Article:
MY FAVORITE CUES
New inspiring cue that revolves around the theme of the month each Wednesday. All content taken is taken down at the end of the month when new theme is posted.
THEME: CHATURANGA AND PLANK POSE
To get tips for the pose of the month, make sure to sign up for my short and inspiring newsletter today. Click here to sign up.
All cues are meant to be used when you’re in full expression of the pose unless otherwise noted.
Why? As you may very well know, to help prevent "wear and tear" in the shoulder joint, it is believed by many that we don’t want our shoulder blades to move much when lowering into chaturanga. There are quite a few muscles that will help stabilize the shoulder blades on the back, the latissimus dorsi and lower trapezius being two of them.
Pulling the armpits to the back of the mat engages the lower trapezius, and according to Jennilee Toner (teacher of yoga and human anatomy and the author of "The Perfect Chaturanga: A Comprehensive Guide to the Human Body Through the Practice of Vinyasa Yoga"), this helps "to free the clavicle area of unnecessary and possibly injurious tension and compression.”
Hugging the armpits in engages the lats giving you more power and stability. Jenny also says “Latissimus dorsi draws the humerus in so that the head of the humerus can be in line with the distal end (the elbow joint)."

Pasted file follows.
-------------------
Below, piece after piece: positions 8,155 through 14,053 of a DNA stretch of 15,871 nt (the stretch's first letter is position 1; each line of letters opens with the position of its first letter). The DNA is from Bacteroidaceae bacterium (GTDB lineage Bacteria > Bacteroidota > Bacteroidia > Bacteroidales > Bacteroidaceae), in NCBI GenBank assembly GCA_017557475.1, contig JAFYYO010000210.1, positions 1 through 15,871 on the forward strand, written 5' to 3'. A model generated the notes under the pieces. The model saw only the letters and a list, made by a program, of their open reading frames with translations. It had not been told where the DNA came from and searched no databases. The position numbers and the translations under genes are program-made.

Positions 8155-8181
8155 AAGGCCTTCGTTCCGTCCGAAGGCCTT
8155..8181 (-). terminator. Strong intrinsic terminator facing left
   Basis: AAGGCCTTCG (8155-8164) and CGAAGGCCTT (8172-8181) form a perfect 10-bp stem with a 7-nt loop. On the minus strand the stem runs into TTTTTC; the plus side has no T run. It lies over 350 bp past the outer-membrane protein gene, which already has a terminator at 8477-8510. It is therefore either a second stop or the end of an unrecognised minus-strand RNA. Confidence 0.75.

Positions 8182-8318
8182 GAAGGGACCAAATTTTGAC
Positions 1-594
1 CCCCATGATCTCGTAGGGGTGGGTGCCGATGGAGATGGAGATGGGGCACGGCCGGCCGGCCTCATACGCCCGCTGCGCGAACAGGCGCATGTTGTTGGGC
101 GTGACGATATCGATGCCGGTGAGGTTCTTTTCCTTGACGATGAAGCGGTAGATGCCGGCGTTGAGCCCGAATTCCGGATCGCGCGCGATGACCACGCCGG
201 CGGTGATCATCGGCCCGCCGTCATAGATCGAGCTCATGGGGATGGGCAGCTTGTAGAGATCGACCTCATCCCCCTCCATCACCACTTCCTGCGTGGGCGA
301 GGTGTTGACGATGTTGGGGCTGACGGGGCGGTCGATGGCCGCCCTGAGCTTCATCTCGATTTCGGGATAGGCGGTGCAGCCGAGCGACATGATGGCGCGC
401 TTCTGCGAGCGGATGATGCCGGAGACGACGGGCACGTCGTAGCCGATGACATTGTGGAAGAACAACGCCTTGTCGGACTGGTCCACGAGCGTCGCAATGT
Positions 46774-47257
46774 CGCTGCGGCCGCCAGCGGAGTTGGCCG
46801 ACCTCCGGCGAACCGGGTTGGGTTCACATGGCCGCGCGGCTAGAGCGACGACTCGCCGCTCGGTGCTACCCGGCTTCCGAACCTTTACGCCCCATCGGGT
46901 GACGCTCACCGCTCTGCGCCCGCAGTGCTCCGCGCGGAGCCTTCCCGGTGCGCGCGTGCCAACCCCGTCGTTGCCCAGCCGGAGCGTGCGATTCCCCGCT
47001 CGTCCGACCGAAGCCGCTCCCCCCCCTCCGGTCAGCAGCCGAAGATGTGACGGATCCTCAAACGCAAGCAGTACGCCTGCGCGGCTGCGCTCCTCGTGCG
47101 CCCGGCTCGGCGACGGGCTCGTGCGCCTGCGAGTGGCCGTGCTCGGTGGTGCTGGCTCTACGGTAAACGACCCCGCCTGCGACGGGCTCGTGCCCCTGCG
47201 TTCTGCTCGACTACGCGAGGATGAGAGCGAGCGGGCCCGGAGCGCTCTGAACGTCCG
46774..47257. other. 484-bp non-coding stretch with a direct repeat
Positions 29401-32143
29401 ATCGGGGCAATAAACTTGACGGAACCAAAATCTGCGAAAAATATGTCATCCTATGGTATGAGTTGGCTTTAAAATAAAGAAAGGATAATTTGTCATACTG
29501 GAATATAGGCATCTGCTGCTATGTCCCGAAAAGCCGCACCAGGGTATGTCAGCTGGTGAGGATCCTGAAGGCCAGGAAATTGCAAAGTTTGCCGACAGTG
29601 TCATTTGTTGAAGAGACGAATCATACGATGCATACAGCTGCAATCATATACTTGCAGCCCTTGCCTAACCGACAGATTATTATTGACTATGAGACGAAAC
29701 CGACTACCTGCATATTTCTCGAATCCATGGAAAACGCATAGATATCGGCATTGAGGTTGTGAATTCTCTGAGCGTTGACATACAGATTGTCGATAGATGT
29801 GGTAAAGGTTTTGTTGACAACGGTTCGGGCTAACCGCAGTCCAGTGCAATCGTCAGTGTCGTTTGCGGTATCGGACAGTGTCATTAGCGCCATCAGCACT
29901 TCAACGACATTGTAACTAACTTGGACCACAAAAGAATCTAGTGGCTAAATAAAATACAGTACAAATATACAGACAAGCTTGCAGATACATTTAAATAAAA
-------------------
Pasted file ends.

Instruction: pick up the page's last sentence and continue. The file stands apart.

Let’s take advantage and use these bigger muscles when practicing Chaturanga. Keep it simple…armpits back and in!
In plank pose, press outer armpits down and lift inner armpits up.
Why? In addition to the muscles we went over in the first week’s cue (link), we also want the serratus anterior muscle (protracts/wraps the shoulder blades towards the front body) to engage as we lower down to help stabilize the scapula on the back.
Thus, the cue of pressing through the outer armpit and lifting through the inner armpit helps to engage the serratus by slightly protracting the shoulder blades. I heard this cue at a workshop I was at from Jules Mitchell (check out her new book!).
This cue is from Dr. Ray Long and seems to help quite a few students find more strength and stability in chaturanga.
Cue: as you lower down into chaturanga, “attempt to scrub the mat forward with the hands.” The hands won’t actually move as you do this because it is an isometric contraction.
Why? Dr. Long says the forward scrubbing action of the hands activates the biceps and brachialis muscles and helps to stabilize the elbows.
***The cues I find and post are by well respected body experts and Doctors who teach yoga and other body nerds like myself.